Higher Cigarette Taxes Boon to Organized Crime

Higher Cigarette Taxes Boon to Organized Crime

Higher taxes aren’t generally a path to economic growth and job creation. Higher cigarette taxes, however, are increasingly boosting at least one sector of the economy, organized crime. 

‘Smuggled cigarettes have become the new currency of organized crime, and a lot of these criminal organizations are finding that it’s more profitable than illegal narcotics,’ Rich Marianos, the retired Assistant Director of the Bureau of Alcohol, Tobacco and Firearms, recently noted.

Marianos said that black market tobacco smuggling has become “a high-profit, low-risk criminal enterprise. Compared to drug offenses where there’s a mandatory minimum sentence, there’s no penalties out there for the cigarette trafficker.”

‘They’re being sold in the bodegas, in the convenience stores, they’re being sold on the street, they’re being sold in the housing projects,” Marianos said, “by street gangs like the Latin Kings, terrorist organizations, the Russian Mafia.'”

Politicians love raising tobacco taxes. With the number of smokers continuing to fall, fewer voters feel the pain of the higher taxes directly. Last year, three states raised their cigarette taxes, even though the states were enjoying higher tax revenue.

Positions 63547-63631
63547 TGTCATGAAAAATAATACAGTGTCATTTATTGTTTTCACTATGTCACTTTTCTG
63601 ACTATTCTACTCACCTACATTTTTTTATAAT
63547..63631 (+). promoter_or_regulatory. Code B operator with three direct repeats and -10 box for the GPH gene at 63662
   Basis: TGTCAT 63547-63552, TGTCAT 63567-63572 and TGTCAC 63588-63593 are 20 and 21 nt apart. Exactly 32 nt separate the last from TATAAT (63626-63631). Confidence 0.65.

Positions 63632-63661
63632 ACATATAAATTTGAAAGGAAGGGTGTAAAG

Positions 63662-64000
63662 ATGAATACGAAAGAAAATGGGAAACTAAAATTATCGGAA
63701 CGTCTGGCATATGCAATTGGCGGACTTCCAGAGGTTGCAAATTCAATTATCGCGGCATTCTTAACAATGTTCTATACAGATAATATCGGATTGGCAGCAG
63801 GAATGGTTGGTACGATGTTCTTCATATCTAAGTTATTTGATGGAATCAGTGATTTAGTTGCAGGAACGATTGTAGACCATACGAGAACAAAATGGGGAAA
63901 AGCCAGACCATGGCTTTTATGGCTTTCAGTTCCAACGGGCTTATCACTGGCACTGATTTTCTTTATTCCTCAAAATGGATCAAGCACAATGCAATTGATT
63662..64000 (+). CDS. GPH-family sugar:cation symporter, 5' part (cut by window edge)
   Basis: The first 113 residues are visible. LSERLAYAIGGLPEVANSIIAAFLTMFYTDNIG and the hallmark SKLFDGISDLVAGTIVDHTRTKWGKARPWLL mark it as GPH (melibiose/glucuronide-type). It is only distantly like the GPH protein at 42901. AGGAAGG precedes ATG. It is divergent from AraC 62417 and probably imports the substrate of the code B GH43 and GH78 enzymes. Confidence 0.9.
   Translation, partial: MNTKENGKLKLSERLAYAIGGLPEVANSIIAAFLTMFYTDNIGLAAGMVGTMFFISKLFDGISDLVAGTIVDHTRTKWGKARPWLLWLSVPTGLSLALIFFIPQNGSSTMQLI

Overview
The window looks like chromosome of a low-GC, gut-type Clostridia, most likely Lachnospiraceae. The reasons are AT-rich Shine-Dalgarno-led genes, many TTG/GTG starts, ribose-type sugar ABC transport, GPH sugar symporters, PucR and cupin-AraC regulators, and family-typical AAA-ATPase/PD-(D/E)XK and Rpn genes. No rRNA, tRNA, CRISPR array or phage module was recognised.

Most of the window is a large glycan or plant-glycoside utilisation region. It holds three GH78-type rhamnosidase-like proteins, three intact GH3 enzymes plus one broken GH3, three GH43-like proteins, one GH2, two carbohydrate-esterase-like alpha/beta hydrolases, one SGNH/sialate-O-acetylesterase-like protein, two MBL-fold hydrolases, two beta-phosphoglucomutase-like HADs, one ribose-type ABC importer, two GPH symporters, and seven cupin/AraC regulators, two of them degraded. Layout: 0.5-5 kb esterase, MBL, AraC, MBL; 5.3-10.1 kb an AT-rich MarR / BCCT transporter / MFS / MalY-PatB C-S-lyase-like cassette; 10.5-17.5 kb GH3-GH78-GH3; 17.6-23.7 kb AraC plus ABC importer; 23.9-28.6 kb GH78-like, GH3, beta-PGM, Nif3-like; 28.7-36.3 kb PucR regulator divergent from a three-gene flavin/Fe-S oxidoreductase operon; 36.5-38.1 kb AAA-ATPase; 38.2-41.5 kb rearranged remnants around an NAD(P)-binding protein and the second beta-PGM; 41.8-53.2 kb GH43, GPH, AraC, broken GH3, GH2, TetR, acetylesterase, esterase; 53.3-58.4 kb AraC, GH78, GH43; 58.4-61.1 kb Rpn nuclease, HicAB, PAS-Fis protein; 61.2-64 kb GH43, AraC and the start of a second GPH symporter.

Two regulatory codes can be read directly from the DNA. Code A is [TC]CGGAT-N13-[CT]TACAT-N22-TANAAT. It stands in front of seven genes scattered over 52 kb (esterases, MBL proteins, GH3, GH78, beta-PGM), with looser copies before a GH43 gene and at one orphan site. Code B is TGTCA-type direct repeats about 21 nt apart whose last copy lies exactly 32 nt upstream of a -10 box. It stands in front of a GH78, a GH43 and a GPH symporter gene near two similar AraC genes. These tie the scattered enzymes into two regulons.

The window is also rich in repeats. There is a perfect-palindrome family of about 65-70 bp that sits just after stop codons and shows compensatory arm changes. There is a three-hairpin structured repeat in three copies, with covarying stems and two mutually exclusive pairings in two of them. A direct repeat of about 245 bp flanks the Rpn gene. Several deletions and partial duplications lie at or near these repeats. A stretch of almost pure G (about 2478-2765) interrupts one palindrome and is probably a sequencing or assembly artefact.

The political addiction to higher cigarette taxes is creating a boon for organized crime. Last month, the Tax Foundation, in testimony before the US Senate, noted that over 56% of the cigarettes sold in New York State were smuggled in from other states. New York has the highest tax on cigarettes in the country. 

Many smokers are avoiding these higher taxes, though. They are simply buying their smokes, usually unwittingly, from criminal syndicates. 

As documented back in 2009, New Jersey has had the unfortunate experience of seeing total revenue from cigarette taxes drop after pushing through a cigarette tax increase. 

But it is also a nationwide problem. The Mackinac Center for Public Policy estimates that nearly $3.5 billion in revenue has been lost year-to-date as a result of cigarette smuggling (Mackinac’s figures are available at this site). A more revealing way to look at this, though, is not in tax revenue lost to the government, but rather that money being used to grease a criminal network. 

This is another useful reminder of why cigarette taxes are bad news: Unstable revenue bases. Regressive taxes. But perhaps now most worryingly, incentivizing and stimulating organized crime. 


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